The Knee has 2 joints, the tibiofemoral joint and the patella-femoral joint. The tibiofemoral joint is where the femur articulates with the tibial plateau. The patella-femoral joint is the way the patella articulates with the femur. The cartilage that covers these joints can be damaged over time and cause chronic pain and impede daily living.
Chronic Knee Pain
Your physician will evaluate your injury by taking a complete medical history, including mechanism of injury, prior injuries and symptoms. Your physician will perform a complete physical examination of your knee.
The surgeon will place prostheses on all aspects of the joints articulating surfaces. There will be artificial prostheses on the femoral condyles, the tibial plateau and behind the patella. These coverings replace the damaged cartilage at the joint lines. The knee stability comes from the congruity of the joint, as well as, the muscles that surround the knee.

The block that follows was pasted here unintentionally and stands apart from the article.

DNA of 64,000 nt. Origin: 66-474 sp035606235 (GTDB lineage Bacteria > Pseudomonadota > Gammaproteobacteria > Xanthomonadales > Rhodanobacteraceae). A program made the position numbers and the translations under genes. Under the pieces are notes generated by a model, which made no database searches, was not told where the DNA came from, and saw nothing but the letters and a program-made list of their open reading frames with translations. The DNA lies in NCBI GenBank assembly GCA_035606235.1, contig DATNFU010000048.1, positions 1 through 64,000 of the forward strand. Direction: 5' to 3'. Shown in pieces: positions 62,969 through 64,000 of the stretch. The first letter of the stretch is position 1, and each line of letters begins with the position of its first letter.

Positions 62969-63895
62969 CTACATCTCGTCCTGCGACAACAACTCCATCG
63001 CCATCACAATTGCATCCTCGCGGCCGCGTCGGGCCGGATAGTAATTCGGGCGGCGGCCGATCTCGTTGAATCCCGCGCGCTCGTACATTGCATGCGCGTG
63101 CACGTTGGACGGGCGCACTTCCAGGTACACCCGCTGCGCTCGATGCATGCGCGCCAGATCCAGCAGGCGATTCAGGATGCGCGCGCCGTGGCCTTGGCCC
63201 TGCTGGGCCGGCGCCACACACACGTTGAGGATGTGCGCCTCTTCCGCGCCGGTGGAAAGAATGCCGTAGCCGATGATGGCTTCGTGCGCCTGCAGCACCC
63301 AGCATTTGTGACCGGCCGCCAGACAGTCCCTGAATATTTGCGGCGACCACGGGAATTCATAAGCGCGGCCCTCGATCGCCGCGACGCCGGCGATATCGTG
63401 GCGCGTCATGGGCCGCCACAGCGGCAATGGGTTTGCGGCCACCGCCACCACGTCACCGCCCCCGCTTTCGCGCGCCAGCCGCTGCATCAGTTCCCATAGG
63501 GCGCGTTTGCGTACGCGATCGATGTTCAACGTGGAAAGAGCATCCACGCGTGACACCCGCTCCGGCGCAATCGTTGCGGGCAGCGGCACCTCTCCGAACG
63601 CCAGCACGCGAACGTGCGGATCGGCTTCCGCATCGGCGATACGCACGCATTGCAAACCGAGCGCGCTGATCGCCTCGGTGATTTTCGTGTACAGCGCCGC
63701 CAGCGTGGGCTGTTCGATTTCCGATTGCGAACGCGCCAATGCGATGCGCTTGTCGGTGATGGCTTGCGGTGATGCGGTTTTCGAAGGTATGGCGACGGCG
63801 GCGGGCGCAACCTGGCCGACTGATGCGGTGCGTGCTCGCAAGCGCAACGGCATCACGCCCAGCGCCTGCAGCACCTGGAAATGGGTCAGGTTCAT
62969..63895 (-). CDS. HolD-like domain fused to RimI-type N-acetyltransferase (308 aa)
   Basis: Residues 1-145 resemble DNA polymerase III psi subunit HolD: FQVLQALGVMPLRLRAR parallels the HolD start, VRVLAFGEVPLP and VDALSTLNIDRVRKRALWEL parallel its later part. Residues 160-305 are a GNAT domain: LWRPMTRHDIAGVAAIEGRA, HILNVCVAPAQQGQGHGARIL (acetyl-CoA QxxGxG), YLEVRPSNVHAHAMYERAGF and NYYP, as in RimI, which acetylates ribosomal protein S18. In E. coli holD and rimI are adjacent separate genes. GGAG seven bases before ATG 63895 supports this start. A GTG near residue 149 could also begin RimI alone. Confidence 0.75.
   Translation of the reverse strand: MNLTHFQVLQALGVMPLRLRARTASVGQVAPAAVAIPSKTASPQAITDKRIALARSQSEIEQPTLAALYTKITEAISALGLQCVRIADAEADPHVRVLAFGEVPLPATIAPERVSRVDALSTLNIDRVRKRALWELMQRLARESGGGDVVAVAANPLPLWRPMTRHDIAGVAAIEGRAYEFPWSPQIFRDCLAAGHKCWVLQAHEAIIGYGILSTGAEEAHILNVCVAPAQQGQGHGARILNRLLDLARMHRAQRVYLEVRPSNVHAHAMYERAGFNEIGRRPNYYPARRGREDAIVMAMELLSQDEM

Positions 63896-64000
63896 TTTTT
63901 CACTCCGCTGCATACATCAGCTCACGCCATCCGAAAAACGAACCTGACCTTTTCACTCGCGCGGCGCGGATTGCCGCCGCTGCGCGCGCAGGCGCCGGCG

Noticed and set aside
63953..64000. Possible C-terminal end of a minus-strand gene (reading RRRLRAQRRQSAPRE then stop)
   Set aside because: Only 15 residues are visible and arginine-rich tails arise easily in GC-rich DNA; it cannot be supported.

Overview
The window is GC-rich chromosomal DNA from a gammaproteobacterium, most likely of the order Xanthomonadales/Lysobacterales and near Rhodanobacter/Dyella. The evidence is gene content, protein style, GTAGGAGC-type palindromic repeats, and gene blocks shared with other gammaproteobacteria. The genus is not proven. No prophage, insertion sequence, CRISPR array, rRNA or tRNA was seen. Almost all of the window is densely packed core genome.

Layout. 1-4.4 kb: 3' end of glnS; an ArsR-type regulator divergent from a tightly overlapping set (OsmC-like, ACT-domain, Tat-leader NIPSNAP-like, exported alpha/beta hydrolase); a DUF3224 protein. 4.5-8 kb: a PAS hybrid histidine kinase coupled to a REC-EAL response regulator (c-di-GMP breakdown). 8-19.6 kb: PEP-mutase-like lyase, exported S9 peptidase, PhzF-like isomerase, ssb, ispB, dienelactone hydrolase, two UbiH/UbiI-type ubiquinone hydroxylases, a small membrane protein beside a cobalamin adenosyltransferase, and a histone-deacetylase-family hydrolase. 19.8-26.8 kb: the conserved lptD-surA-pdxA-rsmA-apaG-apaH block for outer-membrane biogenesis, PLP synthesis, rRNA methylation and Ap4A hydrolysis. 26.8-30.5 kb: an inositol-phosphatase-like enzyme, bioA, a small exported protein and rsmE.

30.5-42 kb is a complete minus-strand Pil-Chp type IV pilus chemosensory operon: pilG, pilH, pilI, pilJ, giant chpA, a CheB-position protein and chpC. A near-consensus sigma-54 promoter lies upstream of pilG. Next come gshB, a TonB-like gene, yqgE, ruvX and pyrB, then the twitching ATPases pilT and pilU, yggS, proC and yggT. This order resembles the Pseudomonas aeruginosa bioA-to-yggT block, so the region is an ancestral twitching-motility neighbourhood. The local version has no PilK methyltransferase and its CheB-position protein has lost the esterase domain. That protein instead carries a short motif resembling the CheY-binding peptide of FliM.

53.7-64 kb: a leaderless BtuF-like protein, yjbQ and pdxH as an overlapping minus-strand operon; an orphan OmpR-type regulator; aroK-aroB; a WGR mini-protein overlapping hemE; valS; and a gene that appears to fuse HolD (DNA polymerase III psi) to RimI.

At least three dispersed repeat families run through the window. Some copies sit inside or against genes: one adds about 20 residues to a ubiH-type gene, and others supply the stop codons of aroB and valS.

Following surgery, your physical therapist will work with you to strengthen the muscles that surround and help to stabilize your knee: your quadriceps, hamstrings, adductors, and calf muscles.
Your therapist will also stress getting full knee flexion and knee extension.
Your physician may suggest you use an ambulatory device; such as forearm crutches or a cane.